How to handle user uploads
This is part 2 of the security series on how to secure a website. See part 1 for using the right permissions.
So assuming you set the right permission what should you do to handle the case of displaying user uploaded content. For example what you see on this site.
Here a user can upload a file (images) and use it in their articles?
The first step is to upload to a directory that is only used for user uploadable content, never mix with "your" stuff. Bonus points for extra directory per user.
a good idea would be to add some filtering (like anti-virus) on the uploaded files before making them available. Or only allow a specific set of file to upload.
Or, as done here, limit upload to users that you know by doing an identity check. I'm using this approach, since I'm forced to do this anyway because of money laundry and anti-terror laws, a part of the drawbacks of the crown funding part of the website.
In the case of this website, the uploaded content is visible only with an extra subdomain. A subdirectory would work, but has a few drawbacks.
When using a seperate (sub)domain you can limit the exposure of cookies (which you should only use when absolutely necessary anyways). For example here:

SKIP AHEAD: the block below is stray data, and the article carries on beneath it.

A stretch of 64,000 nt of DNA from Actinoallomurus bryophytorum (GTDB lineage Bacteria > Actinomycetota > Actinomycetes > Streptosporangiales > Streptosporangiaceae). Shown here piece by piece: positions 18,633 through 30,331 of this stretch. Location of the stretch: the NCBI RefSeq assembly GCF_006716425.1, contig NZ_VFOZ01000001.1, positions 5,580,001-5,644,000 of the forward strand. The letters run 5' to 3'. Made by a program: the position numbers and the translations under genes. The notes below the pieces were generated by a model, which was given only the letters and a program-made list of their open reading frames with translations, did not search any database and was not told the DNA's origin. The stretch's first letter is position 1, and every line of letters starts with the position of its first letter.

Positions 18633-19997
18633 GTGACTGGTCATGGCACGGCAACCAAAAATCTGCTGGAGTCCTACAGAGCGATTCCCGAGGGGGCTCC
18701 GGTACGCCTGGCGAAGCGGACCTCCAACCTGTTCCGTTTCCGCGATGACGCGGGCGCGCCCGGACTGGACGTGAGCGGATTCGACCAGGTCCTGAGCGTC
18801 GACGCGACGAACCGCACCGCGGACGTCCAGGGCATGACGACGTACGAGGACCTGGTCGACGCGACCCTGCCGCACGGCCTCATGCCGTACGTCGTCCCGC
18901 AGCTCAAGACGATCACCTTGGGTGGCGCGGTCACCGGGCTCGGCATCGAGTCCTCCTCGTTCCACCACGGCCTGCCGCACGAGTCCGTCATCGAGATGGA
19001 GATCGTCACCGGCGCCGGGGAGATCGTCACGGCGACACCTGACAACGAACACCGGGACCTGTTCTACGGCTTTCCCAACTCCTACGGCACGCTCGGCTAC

normal visitors never get a cookie. Cookies are only used after login to work with the "extra" functions like subscription, messaging, settings, modify content a.s.o.
Using a dedicated (sub)domain limits the Cookie spread.
But more important is the server side setup. On this user upload directory you need to disable all potential server side rendering engines like php, python, cgi and similar.
Please check your web server manual to do this.
Also you need to disable any per directory config changes via .htaccess or similar.
So even when your filtering fails, it should not be possible to server-side execute things.
What about client side things?
But this is a bit more complicated so this will be a dedicated article about CSP or Content Security Policy.